In an occupation, we would have the obligation to investigate and punish such crimes. But from the moment the Iraqis resumed sovereignty over their own nation, any moral obligation we had was abrogated by the Iraqis' authority over their own affairs.

    Personally, I would have used "legal obligation" here, not "moral."

  • Pip||

    "It reports, "US authorities failed to investigate hundreds of reports of abuse, torture, rape and even murder by Iraqi police and soldiers whose conduct appears to be systematic and normally unpunished."

    Why should the Iraqi police be held to a higher standard than America's police?

  • ||

    Does it say how many dogs were killed?

  • .||

    Do they even have dogs in Muslim countries? How about porkchops?

  • ||

    I saw a pic on Drudge a few months ago of an Iraqi cop about to shotgun a stray. Apparently there are swarms of them in Baghdad, and there are cops whose day is spent roaming the city, shooting dogs.

  • Tim||

    Take up the White Man's burden--
    The savage wars of peace--
    Fill full the mouth of Famine
    And bid the sickness cease;
    And when your goal is nearest
    The end for others sought,
    Watch sloth and heathen Folly
    Bring all your hopes to nought.

    http://www.fordham.edu/halsall/mod/Kipling.html

  • ||

    We cannot prevent the debate from going on, nor should we try. But we have to focus it on the question that is of ultimate importance to the war in Afghanistan and everywhere else terrorists find safe haven and support: that the neocons, the nation-builders of record, have it entirely wrong. We cannot win the war by fighting the enemy's proxies or in spending blood and treasure trying to create democracies in the Muslim world.

    Ya think? Our two, count 'em two, foolish attempts at creating representative democracy with respect for human rights have either already crashed* (Afghanistan) or are going down in flames (Iraq).

    I would like to thank Bush the Lesser for getting us into these clusterfucks with a special shout-out to Barack Obama for failing to read the writing on the wall, continuing the failed policies in both theaters in the vain hope that somehow a miracle of two will somehow occur vindicating his "leadership".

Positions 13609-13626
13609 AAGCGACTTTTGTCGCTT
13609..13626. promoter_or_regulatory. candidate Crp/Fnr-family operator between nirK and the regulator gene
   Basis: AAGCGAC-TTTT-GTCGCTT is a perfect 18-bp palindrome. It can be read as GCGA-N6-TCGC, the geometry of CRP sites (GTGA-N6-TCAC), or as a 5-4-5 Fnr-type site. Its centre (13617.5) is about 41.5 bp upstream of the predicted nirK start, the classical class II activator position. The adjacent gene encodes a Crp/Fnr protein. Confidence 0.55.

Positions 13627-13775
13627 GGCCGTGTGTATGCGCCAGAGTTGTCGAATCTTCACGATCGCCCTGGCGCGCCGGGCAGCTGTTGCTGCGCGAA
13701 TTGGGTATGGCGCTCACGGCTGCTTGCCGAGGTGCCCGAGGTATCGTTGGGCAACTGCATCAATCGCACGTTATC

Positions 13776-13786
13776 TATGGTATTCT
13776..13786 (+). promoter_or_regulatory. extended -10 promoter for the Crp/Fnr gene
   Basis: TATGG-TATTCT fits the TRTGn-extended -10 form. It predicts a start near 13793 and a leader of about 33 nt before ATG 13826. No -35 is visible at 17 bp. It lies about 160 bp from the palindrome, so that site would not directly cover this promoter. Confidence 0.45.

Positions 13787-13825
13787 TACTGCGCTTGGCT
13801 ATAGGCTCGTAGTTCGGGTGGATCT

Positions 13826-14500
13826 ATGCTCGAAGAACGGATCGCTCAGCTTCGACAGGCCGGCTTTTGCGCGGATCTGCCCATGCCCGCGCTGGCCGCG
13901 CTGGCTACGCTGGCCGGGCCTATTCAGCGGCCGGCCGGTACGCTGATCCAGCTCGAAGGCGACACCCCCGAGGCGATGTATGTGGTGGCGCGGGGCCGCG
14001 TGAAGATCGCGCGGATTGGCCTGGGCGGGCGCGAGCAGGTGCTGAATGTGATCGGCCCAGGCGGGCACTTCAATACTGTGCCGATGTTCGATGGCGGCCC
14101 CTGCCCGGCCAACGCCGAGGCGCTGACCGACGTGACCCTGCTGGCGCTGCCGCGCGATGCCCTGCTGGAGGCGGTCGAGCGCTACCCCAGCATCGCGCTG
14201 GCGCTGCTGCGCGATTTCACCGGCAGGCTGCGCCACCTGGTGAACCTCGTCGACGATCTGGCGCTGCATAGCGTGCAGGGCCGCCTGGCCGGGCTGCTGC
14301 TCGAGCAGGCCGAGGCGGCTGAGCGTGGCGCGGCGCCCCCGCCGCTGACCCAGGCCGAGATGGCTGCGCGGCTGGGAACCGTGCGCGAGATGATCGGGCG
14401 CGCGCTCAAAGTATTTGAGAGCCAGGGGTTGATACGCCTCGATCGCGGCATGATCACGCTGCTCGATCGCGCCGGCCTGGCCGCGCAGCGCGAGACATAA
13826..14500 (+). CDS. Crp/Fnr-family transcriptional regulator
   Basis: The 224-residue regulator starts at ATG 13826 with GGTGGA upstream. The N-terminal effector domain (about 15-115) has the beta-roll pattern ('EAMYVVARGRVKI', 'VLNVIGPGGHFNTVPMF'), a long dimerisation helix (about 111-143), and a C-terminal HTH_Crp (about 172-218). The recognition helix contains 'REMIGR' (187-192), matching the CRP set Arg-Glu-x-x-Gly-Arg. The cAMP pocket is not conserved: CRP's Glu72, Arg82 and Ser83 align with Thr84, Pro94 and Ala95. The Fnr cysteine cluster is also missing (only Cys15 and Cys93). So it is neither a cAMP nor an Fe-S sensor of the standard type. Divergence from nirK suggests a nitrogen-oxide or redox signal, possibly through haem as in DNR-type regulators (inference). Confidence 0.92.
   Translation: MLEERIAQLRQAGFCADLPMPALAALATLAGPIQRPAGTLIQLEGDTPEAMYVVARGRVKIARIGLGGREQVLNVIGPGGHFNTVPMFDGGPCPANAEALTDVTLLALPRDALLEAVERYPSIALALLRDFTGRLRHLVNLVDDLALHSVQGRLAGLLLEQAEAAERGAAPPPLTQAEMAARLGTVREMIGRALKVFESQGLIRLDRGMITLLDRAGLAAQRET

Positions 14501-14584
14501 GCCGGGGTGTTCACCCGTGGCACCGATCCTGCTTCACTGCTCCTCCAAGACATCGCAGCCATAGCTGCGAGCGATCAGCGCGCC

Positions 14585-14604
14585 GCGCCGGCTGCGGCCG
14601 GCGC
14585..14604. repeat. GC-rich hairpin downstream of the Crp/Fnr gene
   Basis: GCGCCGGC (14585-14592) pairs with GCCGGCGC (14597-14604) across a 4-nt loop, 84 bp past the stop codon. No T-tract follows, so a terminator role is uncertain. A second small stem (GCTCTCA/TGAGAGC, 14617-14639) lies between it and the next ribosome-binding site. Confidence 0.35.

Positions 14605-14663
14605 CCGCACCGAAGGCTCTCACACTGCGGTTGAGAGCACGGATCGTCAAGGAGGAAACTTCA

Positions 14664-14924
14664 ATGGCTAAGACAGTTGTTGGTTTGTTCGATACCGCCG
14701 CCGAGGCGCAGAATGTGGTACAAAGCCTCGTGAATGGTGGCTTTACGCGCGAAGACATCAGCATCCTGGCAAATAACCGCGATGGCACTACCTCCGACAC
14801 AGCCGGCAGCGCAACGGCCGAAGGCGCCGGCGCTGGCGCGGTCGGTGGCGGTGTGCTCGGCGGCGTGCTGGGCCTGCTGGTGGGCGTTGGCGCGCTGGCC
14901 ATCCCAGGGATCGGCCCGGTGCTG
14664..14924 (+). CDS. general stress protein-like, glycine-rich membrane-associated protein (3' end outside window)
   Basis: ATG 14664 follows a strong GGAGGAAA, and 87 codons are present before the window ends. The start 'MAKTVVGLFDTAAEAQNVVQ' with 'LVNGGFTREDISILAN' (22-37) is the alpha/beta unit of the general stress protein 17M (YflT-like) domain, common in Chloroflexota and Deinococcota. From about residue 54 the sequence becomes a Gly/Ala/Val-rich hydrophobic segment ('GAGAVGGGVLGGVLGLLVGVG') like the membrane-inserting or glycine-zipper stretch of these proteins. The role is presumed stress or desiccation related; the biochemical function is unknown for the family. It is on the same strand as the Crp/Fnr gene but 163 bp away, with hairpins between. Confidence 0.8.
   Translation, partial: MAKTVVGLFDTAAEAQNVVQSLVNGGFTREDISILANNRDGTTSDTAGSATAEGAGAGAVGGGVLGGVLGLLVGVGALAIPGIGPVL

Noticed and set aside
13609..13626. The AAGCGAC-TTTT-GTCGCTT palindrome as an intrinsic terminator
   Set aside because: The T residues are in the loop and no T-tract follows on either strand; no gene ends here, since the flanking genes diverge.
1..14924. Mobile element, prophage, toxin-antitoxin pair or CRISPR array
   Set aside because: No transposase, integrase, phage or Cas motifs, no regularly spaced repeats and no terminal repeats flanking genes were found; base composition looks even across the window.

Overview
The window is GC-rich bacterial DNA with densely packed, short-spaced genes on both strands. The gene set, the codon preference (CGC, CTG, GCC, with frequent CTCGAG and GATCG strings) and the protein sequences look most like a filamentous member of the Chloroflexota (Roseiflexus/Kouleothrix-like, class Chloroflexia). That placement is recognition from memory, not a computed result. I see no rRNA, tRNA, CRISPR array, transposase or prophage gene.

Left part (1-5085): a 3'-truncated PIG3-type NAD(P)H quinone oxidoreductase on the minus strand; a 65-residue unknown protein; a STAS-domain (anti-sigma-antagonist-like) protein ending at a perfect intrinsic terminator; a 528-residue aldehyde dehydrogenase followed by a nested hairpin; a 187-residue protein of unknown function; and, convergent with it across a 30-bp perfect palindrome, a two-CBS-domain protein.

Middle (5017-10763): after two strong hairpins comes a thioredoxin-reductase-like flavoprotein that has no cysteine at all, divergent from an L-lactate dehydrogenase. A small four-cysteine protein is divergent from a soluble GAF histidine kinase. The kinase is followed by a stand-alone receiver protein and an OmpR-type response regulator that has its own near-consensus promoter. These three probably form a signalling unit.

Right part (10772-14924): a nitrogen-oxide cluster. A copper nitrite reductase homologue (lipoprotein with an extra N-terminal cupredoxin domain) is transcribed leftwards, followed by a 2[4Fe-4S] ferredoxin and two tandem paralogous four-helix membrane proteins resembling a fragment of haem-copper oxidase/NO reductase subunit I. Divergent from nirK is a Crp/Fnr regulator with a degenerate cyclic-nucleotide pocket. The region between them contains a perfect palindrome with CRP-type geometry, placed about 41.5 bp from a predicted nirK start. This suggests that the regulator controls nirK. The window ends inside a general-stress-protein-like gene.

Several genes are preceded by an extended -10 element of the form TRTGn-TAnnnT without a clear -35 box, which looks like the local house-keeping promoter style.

I'll bet the Nobel committee regrets their hasty awarding of the Peace Prize in 2009 getting sucked in by the hype like so many others.

    * Nobody believes a representative government in Afghanistan will take root in the next two decades. Much less one with respect for human rights. Those extra 30K troops are just compounding Bush's failed and foolish efforts,** wasting US and Afghan lives and pissing away dollars by the freighter.

    ** Ask me sometime why I refuse to vote for any member of either major party.

  • BakedPenguin||

    I'll bet the Nobel committee regrets... getting sucked in by the hype like so many others.

    Shit, they have less shame than Elliott Spitzer.

  • Eliot Spitzer||

    One 'l'... ONE 'L'!!!!1!

    I'm bangin' Hos here.

  • Paul Krugman||

    wasting US and Afghan lives and pissing away dollars by the freighter.

    You say pissing away, I say 'stimulus'.

  • Neo-con||

    But how else are we to maintain our global dominance in the world? Can't let those commie bastards captlitalize on those lucrative pipelines. You should be proud that we're fighting to continue your burgeoning lifestyles. We're fueling America'so insatiable appetite for cheap Chinese shit they don't need, while funneling billions to private contractors with no-bid-cost-plus deals. It's for the economy, stupid.